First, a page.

Route 53: DE Holmes


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80 players are allowed to be on NFL rosters at the start of training camp (81 for the 49ers since they have an international player), and the goal for everyone is to earn their way onto the final 53.

Throughout training camp, 49ers.com will highlight some of our newcomers and their Route to the 53.

Here's the latest installment of Route 53 with 49ers defensive end Louis Holmes.*

The 2008 National Football League Draft was a disappointment for 49ers rookie defensive end Louis Holmes.

The 6-foot-4, 275-pound athletically skilled pass rusher from the University of Arizona went undrafted, but only for a brief moment did the frustration of not hearing his name called during draft weekend derail his focus on becoming a great player.

Once the 49ers called and offered him an invitation to training camp, Holmes' anger turned into motivation, as he set out on his mission to make the final 53-man roster.

The initial hardships he faced as he entered the league seemed to all be forgotten as Holmes played in his first preseason game last week against the Oakland Raiders.

"When I first went out on the field, I was thinking about when my grandmother raised me and how I talked to her about making it in the NFL," Holmes said. "I thought about it while we were warming up like, 'I finally made it – through all the stuff that I've been through – I've actually made it."

Holmes was quite active in the game. He saw a lot of playing time at the defensive end position with the second team defense, and at times during training camp, Holmes has even worked with the first team defense to give the coaches a better understanding of his talents.

"They're giving me opportunities – that's the most surprising thing," Holmes said. "Even though I didn't get drafted, I'm getting just as much opportunity as anyone else. That's pretty much all they can do for me, is give me an opportunity. It's all about what I do with it."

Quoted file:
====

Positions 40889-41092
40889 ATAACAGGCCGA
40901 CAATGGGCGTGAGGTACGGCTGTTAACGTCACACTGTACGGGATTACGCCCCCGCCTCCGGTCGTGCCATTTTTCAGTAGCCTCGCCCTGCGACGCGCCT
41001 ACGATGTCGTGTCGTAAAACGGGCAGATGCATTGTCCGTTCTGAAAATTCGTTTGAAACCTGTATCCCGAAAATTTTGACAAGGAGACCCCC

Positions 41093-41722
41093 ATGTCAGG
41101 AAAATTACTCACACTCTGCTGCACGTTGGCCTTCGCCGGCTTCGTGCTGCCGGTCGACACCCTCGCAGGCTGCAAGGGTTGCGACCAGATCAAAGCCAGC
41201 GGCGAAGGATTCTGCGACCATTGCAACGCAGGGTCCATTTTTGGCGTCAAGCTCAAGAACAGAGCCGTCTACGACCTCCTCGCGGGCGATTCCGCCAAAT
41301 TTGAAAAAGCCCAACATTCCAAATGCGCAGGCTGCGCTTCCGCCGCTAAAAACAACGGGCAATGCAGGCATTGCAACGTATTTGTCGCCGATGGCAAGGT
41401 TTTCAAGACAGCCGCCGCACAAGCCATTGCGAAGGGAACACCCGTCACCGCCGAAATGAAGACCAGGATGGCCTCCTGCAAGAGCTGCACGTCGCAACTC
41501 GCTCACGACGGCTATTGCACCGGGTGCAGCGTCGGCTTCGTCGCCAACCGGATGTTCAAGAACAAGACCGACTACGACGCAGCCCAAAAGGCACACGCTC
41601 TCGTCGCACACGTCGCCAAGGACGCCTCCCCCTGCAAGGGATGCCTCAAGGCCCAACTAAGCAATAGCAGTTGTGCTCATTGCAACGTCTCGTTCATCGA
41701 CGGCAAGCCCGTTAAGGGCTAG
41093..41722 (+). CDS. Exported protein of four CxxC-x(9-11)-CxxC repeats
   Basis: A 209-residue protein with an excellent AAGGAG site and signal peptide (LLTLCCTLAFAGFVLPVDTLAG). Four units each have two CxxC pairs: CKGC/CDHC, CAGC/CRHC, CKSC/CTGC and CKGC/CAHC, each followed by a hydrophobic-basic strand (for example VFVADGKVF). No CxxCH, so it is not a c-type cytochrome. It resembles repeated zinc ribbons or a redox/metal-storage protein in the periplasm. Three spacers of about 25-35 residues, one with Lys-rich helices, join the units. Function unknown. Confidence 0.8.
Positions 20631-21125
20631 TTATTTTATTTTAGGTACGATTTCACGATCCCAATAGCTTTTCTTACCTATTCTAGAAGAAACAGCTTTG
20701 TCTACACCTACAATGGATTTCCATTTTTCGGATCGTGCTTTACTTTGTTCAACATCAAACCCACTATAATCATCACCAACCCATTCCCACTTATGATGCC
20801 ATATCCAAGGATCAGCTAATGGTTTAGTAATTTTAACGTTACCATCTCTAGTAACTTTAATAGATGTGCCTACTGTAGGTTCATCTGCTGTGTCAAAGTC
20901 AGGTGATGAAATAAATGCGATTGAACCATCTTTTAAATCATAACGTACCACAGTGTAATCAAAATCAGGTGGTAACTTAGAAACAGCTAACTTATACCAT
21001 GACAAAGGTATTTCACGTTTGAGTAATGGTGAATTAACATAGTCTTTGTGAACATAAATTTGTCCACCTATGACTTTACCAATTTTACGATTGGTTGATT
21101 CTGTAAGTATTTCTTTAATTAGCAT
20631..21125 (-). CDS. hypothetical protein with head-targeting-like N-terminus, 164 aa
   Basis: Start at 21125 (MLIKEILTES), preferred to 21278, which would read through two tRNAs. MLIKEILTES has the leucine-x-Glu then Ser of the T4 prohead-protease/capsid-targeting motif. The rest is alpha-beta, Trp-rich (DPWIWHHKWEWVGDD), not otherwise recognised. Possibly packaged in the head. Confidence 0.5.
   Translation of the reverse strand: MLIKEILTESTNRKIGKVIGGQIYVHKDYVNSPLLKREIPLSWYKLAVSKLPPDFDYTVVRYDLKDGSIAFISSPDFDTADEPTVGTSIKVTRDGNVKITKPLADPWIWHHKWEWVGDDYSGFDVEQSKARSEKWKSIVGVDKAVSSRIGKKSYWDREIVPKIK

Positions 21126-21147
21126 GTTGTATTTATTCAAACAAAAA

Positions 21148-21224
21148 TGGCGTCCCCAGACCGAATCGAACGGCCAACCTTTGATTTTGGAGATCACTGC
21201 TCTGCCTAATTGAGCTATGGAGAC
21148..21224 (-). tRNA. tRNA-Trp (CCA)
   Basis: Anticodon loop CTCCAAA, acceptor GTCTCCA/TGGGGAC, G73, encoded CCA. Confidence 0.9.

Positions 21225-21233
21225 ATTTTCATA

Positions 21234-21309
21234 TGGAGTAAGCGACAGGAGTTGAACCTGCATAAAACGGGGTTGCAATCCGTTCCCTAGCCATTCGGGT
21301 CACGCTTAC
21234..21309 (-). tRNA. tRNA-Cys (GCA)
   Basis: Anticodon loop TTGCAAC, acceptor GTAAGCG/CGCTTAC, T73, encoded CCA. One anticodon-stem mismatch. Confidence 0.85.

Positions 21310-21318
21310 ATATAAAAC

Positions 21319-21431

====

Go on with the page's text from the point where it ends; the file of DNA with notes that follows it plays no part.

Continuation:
As Holmes continues to work every day for his spot on the roster, his draft day experience is the furthest thing on his mind.

"The last game I played a lot," he said. "It's kind of weird how things turn out sometimes."

Playing alongside Holmes usually is 49ers first round draft pick Kentwan Balmer. The two bonded immediately when they first roomed together during mini-camp and OTA's.

"We've formed a relationship," Holmes said. "Every day we're together. We play video games, we hang out, and sometimes we go to the mall – we're like brothers."

Off the field they've formed a union, but in the trenches is where the two have really earned each other's trust.

"We really liked playing the game together," Holmes said. I think there are a lot of things we're figuring out together. We're starting to get in a groove with each other to where we can make plays.
Now that he's been able to experience an NFL preseason game, Holmes is using practice to improve his skills so he can unleash them on opposing offensive linemen. Training camp is often talked about for being too long and a monotonous grind, but Holmes views each practice as another chance to showcase his abilities to the 49ers coaching staff.

"Every day is like an interview. When I play, I'm trying to build my resume in this business," Holmes said. "I'm just scraping from the bottom of the barrel. I take it one play at a time and a day at a time, and I'm still figuring out what works."

Holmes has been all over the field during training camp, including working on multiple special team units. He even blocked a field goal during practice this past week.

As he continues to push for a spot on the roster, no matter where he plays, Holmes wants to make a solid impression in the minds of whoever is watching.

"My biggest thing is every time I step on the field, I want to play well and be consistent. I want to be a good player. Whenever those lights come on, I want people to say, 'That guy can play football.'"

And when the lights come on, Holmes sheds his off the field quite manner and becomes a man of action.

"You have got all different kind of players," he explained. "In practice, I try to think about my technique and try to get better with my plays, but in the games I go nuts. I try to be everywhere."

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